I know that the more frequent debates on the Buddha’s chronology/dates have to with long/short chronologies etc.
But there is also this effort - call it fringe if you like - to push for much earlier dates of the Buddha. Various kinds of sources are produced to support such claims, some from inscriptions, some merely of the oral variety (“In the Mahavamsa it is written…” etc).
One claim is that the “traditional belief” in Burma/Myanmar is that the “Year of the Religion” begins from 1765 BCE - and that is what is also held as a fact in “traditional Theravada” in Sri Lanka.
[I will attach a few images from presentations which make such claims.]
The Burmese inscriptional evidence is taken from the volume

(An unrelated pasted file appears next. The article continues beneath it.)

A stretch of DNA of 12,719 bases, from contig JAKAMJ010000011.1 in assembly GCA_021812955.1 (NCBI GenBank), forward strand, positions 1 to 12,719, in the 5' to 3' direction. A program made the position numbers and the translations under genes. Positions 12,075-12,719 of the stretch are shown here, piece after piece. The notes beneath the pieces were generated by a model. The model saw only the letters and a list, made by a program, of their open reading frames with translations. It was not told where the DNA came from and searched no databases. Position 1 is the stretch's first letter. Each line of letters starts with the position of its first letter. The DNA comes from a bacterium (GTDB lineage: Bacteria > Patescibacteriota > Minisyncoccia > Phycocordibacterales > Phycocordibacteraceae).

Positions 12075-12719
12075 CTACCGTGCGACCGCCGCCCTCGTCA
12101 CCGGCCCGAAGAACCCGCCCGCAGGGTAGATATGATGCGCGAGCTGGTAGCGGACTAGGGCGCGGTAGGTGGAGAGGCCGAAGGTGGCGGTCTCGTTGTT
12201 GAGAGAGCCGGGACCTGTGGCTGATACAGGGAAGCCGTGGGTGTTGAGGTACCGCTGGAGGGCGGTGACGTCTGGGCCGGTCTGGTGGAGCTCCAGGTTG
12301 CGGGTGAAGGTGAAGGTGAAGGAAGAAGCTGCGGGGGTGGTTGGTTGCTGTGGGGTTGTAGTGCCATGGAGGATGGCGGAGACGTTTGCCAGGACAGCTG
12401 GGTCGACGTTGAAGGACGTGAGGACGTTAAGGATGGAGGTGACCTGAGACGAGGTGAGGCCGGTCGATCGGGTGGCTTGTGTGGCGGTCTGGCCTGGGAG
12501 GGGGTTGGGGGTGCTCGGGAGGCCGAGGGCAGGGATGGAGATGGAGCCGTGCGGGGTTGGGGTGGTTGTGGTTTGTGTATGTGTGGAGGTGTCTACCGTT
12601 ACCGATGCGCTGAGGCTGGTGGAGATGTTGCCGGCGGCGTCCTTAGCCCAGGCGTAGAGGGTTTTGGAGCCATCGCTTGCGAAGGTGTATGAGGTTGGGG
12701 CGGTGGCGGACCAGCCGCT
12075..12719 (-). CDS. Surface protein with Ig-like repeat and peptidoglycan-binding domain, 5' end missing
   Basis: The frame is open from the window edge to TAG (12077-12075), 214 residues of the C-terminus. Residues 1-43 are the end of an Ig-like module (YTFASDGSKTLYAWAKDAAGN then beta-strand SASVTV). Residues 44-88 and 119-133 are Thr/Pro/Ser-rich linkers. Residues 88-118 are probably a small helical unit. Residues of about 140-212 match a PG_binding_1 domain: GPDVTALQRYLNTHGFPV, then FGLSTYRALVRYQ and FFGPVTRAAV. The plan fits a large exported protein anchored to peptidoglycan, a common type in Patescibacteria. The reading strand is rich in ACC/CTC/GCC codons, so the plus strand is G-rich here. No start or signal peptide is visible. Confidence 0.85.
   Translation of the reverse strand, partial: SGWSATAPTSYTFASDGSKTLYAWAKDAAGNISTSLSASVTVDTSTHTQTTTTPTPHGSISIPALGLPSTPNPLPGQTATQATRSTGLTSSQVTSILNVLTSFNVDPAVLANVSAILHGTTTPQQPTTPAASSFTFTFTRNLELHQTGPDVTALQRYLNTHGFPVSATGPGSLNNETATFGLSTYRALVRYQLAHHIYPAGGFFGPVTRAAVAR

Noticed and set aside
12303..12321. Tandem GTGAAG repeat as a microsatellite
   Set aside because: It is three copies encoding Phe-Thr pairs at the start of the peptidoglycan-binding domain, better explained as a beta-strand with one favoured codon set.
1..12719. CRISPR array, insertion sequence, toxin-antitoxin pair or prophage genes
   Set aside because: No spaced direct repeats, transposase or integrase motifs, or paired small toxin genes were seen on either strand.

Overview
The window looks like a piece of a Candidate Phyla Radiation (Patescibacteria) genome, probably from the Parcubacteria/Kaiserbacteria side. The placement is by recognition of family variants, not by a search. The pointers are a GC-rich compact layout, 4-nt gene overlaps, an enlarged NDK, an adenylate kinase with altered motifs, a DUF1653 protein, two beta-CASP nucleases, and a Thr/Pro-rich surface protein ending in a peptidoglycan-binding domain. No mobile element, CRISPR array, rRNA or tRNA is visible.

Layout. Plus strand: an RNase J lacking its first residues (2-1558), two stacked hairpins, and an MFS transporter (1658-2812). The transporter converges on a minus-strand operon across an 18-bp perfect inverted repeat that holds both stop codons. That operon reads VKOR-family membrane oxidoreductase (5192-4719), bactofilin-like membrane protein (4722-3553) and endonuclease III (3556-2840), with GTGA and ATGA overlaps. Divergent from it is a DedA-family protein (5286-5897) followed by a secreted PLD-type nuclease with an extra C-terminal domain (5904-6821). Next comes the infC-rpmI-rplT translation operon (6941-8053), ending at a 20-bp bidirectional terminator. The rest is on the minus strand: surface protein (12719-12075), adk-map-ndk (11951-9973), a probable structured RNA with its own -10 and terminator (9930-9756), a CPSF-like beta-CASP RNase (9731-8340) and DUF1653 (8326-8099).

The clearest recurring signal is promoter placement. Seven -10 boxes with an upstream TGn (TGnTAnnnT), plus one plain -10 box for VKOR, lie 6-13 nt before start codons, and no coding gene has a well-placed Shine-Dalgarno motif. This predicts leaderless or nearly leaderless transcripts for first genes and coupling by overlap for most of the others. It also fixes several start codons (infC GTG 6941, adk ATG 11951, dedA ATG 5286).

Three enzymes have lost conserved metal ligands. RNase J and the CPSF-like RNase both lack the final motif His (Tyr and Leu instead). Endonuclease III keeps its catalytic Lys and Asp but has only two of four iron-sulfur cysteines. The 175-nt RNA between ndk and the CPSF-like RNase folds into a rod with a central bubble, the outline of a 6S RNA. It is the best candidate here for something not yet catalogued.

" Inscriptions of Pagan, Pinya and Ava," and the Saka era dates are manipulated by the presenter.
Jens-uwe Hartmann’s essay “Research on the Date of the Buddha: South Asian Studies Published in Western Languages” in Bechert’s “The Dating of the Historical Buddha,” contains a brief mention about these non-mainstream dating efforts (p. 39 onward).
Have people heard about these seemingly fantastical claims of the Buddha’s parinibbana in the second millennium BCE? Are there any writeups that take on these issues, esp. the “traditional Theravada” beliefs in Burma and Sri Lanka? Any explanations of traditional chronologies followed in Burma and Sri Lanka, esp. incorporating the use of the Saka era?
Of course such a group of enthusiasts also seize upon the dates proposed by Coningham et al about the find at Lumbini, discussed on this site here.
One could of course just dismiss such narratives as originating from hacks and hobbyists…but I thought maybe I’ll try to find just a little more on this issue. Any pointers/suggestions/advice will be greatly appreciated!